2. Bon Jovi – Keep the Faith
Yeah, one of my first Hard Rock albums. I’ve been a big fan of Bon Jovi for years. Unfortunately, in my humble opinion, their new songs lack the quality of their older material. But that’s another story.
Keep the Faith is still one of my favorite Bon Jovi records and listening to it never gets old. I think I got that CD in elementary school when I still didn’t speak any English (despite some holidays spent in Ireland). Nevertheless, I could lose myself in the songs, especially ‘I Believe’, ‘Keep the Faith’ and ‘In these Arms’. ‘I Believe’ spreads a certain power that wasn’t lost on me back then. I mean, just listen to the chorus, it’s great and Jon sings it with a power and emotion so that you simply believe with him. It’s awesome.
‘Keep the Faith’ is one of the songs you can recognized immediately. The catchy bassline caught me for the rest of the song and it didn’t get boring over the years. Wonderful.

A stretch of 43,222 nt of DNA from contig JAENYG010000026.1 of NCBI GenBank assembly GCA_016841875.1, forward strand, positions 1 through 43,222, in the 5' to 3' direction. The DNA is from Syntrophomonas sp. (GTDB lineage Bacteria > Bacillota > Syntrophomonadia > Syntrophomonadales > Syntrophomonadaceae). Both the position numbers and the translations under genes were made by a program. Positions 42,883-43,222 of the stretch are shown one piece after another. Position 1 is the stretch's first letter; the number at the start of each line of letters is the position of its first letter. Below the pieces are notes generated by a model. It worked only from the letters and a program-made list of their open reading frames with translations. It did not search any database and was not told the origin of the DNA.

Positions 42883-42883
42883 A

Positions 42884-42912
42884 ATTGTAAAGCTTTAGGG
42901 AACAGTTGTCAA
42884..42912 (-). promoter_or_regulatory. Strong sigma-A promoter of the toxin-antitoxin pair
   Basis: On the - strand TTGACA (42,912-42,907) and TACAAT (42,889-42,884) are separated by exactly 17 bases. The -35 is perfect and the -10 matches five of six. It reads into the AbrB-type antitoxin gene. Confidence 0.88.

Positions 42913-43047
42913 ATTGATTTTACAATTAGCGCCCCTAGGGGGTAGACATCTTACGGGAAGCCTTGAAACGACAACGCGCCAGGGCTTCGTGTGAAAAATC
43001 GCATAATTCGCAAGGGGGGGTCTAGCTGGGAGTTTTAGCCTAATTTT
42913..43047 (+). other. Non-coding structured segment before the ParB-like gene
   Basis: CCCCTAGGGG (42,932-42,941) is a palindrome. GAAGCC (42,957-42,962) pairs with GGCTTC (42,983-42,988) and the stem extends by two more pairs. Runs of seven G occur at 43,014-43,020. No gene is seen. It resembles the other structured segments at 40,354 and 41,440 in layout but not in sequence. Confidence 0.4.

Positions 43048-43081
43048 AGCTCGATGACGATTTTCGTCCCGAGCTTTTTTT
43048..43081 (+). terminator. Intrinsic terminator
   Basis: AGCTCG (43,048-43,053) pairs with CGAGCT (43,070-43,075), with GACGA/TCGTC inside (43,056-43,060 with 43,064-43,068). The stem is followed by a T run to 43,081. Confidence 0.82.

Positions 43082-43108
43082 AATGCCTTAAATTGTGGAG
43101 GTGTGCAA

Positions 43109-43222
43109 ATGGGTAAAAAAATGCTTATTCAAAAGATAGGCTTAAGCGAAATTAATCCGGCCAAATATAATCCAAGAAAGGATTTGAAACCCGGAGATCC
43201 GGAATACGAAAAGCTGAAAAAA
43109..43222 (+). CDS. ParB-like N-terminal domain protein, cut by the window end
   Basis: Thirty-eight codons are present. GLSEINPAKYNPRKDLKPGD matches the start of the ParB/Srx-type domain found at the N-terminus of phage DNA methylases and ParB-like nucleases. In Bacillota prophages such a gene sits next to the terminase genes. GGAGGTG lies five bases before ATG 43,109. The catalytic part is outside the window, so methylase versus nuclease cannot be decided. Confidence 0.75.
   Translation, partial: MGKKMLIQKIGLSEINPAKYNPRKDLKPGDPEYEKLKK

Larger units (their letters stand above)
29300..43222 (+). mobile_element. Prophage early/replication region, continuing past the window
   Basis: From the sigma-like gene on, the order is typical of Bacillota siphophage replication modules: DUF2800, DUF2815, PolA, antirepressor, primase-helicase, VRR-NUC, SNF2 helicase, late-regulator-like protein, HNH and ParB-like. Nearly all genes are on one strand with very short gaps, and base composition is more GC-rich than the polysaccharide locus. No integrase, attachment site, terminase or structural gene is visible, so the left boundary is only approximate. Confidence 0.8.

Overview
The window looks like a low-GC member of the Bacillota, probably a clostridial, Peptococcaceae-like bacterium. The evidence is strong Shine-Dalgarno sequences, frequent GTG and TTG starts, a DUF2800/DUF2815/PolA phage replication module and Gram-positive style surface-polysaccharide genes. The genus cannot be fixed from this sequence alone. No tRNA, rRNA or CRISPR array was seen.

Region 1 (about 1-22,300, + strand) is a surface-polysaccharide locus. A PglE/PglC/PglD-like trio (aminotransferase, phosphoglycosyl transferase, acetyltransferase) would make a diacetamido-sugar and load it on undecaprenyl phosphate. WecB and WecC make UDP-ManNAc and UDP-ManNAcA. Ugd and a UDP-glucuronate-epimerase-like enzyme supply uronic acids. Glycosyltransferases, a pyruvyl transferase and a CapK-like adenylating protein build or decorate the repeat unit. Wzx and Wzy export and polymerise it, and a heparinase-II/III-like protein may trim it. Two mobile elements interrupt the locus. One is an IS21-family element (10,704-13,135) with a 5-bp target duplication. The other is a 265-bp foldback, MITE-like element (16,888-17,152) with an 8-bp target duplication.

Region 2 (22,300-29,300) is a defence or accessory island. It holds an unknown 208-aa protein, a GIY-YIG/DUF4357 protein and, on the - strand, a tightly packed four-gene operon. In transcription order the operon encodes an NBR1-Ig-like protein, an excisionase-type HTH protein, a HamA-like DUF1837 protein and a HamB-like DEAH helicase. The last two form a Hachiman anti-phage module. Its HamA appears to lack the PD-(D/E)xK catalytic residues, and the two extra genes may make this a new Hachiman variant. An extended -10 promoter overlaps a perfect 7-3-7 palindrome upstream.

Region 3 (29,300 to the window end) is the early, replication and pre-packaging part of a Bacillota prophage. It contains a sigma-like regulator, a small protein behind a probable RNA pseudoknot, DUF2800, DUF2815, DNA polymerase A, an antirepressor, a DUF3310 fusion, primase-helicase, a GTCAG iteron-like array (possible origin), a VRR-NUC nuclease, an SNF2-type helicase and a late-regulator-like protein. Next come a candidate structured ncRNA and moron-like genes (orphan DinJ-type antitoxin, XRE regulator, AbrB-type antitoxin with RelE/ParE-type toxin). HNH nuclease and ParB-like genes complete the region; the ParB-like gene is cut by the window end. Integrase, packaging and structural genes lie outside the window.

‘In theses Arms’: Even without understanding any English I could grasp the essential meaning of the song and I liked the guitar intro. And honestly, is there anyone who could sing a ballad better than Jon Bon Jovi at this time? I don’t think so. Although not being their heaviest record it might have prepared me for what’s to come.

3. Die Toten Hosen – Im Auftrag des Herrn
My first live record and one of the few German-singing bands I like besides Rammstein. In Germany there is an unwritten “law” whereupon you have to decide whether you listen to “Die Toten Hosen” or “Die ร„rzte”. I think I made this decision at a very young age (maybe in the 4th grade) and I still adhere to it. I like studio versions of songs but listening to a live version often reveals a special something. This is the case with “Alles aus Liebe”. Listening to the studio version is cool but listening to the live version still sends shivers down my spine. This is what made me stick to Die Toten Hosen for years. Songs from this record filled my cassettes (yeah, I still know cassettes and the Walkman) for years and I spent so many hours playing with Lego (you see, I played a lot with Lego) listening to the Hosen and thinking “One day I wanna see ’em live” and I did in 2005.